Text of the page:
Archdiocese says finances are stable

Cardinal Sean O’Malley
John Tlumacki
Cardinal Sean O’Malley

The Archdiocese of Boston issued its annual financial report for fiscal 2011 today, saying its finances are on solid ground, compared with their precarious footing just a few years ago.

“We have made great progress in moving the Archdiocese from a position of financial freefall just a few short years ago to one of stability, fully committed to supporting our parishes, schools, and ministries,” Chancellor Jim McDonough said in a statement accompanying the report, which was released today.

Cardinal Sean P. O’Malley said that the archdiocese had faced challenges from the recession just as other organizations have and he was “very proud” of the “careful management of our resources and the contributions provided by our donors.”


As of June 30, 2011, the close of the fiscal year, the archdiocese had $563.5 million in assets, up from $532.5 million the year before. Operating income swung to $5.1 million in fiscal 2011, compared with a $9.9 million loss the year before, according to the report.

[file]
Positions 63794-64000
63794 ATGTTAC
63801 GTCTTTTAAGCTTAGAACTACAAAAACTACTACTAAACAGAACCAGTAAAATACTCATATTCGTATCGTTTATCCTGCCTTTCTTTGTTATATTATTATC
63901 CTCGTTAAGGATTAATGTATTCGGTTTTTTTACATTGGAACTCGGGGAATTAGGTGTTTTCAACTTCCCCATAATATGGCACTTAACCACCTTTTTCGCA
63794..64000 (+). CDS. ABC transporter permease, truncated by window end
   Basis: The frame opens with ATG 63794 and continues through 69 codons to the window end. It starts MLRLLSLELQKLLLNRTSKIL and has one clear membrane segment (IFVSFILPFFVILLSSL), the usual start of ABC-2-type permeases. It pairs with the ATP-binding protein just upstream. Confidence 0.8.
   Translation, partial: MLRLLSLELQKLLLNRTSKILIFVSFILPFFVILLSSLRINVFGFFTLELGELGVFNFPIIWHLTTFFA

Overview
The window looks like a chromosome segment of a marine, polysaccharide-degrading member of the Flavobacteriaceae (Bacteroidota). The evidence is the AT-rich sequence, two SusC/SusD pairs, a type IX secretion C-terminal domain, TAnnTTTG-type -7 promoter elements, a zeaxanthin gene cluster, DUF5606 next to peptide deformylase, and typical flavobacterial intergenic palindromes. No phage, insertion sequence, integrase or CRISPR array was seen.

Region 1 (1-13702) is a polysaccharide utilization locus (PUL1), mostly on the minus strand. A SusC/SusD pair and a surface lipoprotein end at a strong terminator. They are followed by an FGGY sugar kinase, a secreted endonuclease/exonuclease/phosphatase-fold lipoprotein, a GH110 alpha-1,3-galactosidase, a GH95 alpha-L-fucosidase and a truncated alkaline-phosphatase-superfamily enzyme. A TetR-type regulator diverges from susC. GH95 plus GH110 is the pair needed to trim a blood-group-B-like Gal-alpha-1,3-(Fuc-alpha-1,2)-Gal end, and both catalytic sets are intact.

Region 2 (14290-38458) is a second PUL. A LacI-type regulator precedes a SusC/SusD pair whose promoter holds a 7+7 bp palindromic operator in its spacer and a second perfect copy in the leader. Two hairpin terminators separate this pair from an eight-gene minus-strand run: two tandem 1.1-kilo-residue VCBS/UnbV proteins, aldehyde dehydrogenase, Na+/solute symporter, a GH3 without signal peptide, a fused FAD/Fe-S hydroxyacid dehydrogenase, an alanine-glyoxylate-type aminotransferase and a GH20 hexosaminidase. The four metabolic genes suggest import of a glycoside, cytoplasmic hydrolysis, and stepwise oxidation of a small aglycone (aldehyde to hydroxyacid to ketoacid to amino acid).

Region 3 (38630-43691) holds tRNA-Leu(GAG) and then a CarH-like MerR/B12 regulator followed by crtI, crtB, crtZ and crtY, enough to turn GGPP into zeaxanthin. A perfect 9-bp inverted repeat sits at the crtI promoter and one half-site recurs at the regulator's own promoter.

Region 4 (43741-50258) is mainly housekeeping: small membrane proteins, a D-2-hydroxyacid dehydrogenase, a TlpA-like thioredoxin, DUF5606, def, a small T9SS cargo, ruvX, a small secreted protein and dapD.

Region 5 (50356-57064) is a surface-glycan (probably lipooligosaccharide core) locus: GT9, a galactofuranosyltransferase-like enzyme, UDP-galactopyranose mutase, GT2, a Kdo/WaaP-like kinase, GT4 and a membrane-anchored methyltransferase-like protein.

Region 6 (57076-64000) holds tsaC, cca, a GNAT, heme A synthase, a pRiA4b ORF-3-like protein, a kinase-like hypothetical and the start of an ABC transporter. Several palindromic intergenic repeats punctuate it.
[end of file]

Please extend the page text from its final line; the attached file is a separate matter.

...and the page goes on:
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The Central Ministries of the archdiocese, which includes 50 agencies and departments, achieved a balanced budget after austerity measures that included employee layoffs, freezing of open positions, and salary reductions.

Among the encouraging signs for the archdiocese: a 3 percent increase in collections in parishes; a 19 percent increase in investment performance; and a slowing in the rate of decline in enrollment in parochial schools to 1.1 percent, the lowest in 10 years.

“The enrollment decline that has dominated Catholic education nationally and locally for decades has slowed in the Archdiocese and in some cases been reversed,” McDonough said in an overview of the report.

While enrollment declined overall, Catholic schools in Boston saw a 1 percent increase and the schools in Lowell saw a 2 percent increase, the overview noted.


O’Malley said he saw progress in the rebuilding of the church, which has struggled in the past decade with, among other things, the clergy sex abuse crisis, declining Mass attendance, and the closure of parishes.

The “signs of hope” included an increasing number of men answering a call to the priesthood and a thriving campus ministry, with large numbers of students gathering each week for prayer, Mass, and service projects, O’Malley said.